We ran through the details from before: immediately squat down, like you’re a weightlifter preparing to get that bar up. Grip on the trousers by the shin, step in with the other leg and grab the collar, bringing their shoulders off the mat. Dónal emphasised again the importance of having that collar elbow inside your knee, to avoid them attacking with omoplatas and the like. The difference this time was when you come to shove that leg between yours after lifting your leg. They manage to keep their foot ‘sticky’, either because they’re just good at keeping that grip or they have long legs.
To deal with that (you can use the same technique if they’ve already managed to stretch you out), switch from the trouser grip to their ankle, using the ‘v’ of your fingers and thumb. Shove the leg down, then straight away return to your crouch and sit on their foot. Dónal called this the ‘gorilla’ pose. Ideally your want to sit on their toes, to reduce their lifting power. To reduce it even further, push their ankle to the side, so it is under your leg rather than your tail bone. If you can push their knee across in the same direction using your chest, so much the better.
At this point you can get back to the pass. You’re going to have to raise up slightly, but be careful you don’t raise too much. You don’t want them getting a leg back in: keep bracing their non-trapped leg with your elbow, blocking any efforts to bring the leg in. Move your foot to their tail bone, then drag them over to the side to continue the pass like before.
Dónal had some more details to emphasise here. If you like to go for the underhook and grip the back, as I do, use your elbow to initially open up the space. You already have a grip on their collar, so while maintaining that, you can put your elbow on their ribs. That should enable you to then pivot on your elbow as you circle your arm around for the underhook. If you try to just go for the underhook, you’re at risk of their arm reaching under first, which is a battle you don’t want to get into.
Don’t forget to pressure your head into their shoulder, as if you can flatten their shoulders to the mat you’ll again have a much easier time passing. If you want to underhook their other arm too, reach under it palm up. If you try going palm down, your anatomy won’t let you bring your elbow in as close, which results in a gap for them to exploit. Palm up, you can bring your elbow tight to their side leaving no space. Finish off with the same push back with your hips and adjustment into side control.
Class #487 – Private #003
Gracie Barra Bristol, (BJJ), Dónal Carmody, Bristol, UK – 13/02/2013
This time round, Steve was there to share the private. That’s useful, as it means I can watch Dónal demonstrate the details on somebody else, and it is also handy for taking a video afterwards (last time it was static, balanced on a drum, this time I could move around and zoom in as necessary). The slight drawback is that you have less time on what you specifically want to work, as naturally the time needs to be divided equally, but that’s fine because you also pay less as a result. 🙂
We continued with the guard pass from last time, the knee cut pass. The first thing I wanted to cover was avoiding the triangle, as Matt slapped a fast submission on me when I visited the Chris Rees Academy and tried this pass recently. As I thought, I think the problem was reaching for the collar without having established a grip on the other leg. I also should be driving my leg into the back of their knee, and make sure my reaching arm stays inside my own knee.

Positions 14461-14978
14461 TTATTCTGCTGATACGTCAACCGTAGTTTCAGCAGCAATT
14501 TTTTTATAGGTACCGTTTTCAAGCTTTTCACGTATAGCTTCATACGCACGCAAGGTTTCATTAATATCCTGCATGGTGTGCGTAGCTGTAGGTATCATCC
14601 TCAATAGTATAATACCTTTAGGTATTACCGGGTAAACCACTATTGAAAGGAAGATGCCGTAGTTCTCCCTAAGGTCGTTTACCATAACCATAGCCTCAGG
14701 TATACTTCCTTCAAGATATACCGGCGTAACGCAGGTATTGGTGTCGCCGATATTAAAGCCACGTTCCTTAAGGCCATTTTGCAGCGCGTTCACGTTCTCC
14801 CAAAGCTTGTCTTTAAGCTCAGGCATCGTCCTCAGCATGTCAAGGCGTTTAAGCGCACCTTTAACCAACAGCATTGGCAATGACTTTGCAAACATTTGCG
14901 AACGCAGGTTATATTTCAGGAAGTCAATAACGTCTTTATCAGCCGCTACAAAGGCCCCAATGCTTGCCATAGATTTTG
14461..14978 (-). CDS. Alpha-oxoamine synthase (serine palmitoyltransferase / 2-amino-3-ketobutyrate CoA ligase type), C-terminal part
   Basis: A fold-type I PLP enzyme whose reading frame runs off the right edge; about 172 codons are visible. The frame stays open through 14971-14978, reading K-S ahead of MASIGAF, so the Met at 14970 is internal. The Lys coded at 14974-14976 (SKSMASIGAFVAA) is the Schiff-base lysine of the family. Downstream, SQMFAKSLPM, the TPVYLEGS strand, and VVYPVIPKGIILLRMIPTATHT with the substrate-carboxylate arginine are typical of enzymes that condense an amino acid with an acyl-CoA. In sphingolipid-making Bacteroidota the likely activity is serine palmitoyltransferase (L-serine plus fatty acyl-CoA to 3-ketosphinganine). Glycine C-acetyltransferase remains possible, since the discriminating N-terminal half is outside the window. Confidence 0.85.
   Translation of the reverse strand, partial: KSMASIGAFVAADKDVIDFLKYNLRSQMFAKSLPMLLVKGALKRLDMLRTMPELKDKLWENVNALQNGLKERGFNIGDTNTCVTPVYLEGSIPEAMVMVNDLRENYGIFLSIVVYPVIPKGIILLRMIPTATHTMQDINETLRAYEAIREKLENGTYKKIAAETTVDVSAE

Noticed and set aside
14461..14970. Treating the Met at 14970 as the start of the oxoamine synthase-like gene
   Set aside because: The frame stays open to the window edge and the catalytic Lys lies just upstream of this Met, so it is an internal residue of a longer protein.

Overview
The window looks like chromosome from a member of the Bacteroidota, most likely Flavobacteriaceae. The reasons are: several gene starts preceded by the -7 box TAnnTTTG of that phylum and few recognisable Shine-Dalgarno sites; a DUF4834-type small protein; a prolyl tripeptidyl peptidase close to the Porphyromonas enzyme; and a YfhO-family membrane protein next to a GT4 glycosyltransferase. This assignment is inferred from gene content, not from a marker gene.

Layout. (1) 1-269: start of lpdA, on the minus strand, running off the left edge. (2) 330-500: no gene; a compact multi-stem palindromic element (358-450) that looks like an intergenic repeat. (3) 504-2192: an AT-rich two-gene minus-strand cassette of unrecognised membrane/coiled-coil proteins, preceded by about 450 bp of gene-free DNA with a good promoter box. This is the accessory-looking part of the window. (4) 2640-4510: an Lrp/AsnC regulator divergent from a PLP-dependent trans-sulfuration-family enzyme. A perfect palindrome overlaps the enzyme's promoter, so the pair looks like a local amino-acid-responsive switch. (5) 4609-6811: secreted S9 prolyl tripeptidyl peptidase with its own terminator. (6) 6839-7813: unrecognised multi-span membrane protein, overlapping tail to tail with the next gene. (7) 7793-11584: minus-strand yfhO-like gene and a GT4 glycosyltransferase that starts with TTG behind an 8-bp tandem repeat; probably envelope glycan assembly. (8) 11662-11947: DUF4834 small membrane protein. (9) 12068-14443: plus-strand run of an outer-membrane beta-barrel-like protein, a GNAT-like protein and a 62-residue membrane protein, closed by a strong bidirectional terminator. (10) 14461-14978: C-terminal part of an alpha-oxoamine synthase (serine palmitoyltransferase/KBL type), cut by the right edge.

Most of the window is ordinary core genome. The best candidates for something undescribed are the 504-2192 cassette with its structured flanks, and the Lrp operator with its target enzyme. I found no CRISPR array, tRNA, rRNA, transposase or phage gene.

Some other tips to remember on the basic knee cut (if you want to re-read the full details, see the write-up from last time) are first of all to immediately sink down into a crouch. You then also want to stop them stretching you out by pushing on your non-driving leg: to do that, simply twist it inwards, so they have less purchase for pushing. Once you’ve slipped through and are looking to flatten them out, drive your forehead into their shoulder to help get them flat on the mat.
The rest of the lesson was firstly bringing Steve up to speed on the details of the pass, then dealing with the de la Riva hook (that picture of Norby reminds me that they might sit up too, which we didn’t cover). My usual tactic is to simply flare my knee out to pop the hook off, but Dónal shared a more thorough strategy. If they just put in the hook without also grabbing your trouser cuff, start by getting your grips on their legs. Use the knuckle down grip as usual on the non-hooked leg, then control the inside of the knee on the hooking leg. Step the foot of your hooked leg forward, probably past their belt line (but it depends on the length of your legs and their legs). Make sure you aren’t bringing your other leg in, as that will thin your base and result in less stability.
Next, drive your knee forward. This will press your weight down into their foot and significantly reduce the efficacy of their de la Riva hook. From there, switch your hand from the inside of their knee to their collar, again getting that deep grip and pulling their shoulders off the mat. You can then progress with the pass as normal: they may well remove their hook on their own, due to the discomfort.
More likely they will also be grabbing your trouser cuff, which is more of a hindrance. However, you are still going to proceed with the pass as normal: the execution will end up being slightly different. When you’ve used the above method to nullify their hook, drag them across forcefully to the side with their collar, as you normally would. It is more important than usual if they have that grip, as yanking them may be enough to knock their hand off your trouser cuff.
If it isn’t, you’ll then collapse your weight into their top leg, driving your hip down. That additional weight and leverage is likely to break their grip. If they’re stubborn they may be able to hold it, but it is not going to be pleasant for them as you’re basically sitting on their hand. Once that grip is off, you can continue to slide through as before.
Next week, I think I might ask for some tips on spider guard. It’s unfortunate I can’t spar properly at the moment, as that would be the best way to work out what people tend to do when I try this pass, but hopefully I’ll be back into normal sparring soon. There has been some improvement with my groin injury, but it isn’t up to full on sparring from guard just yet.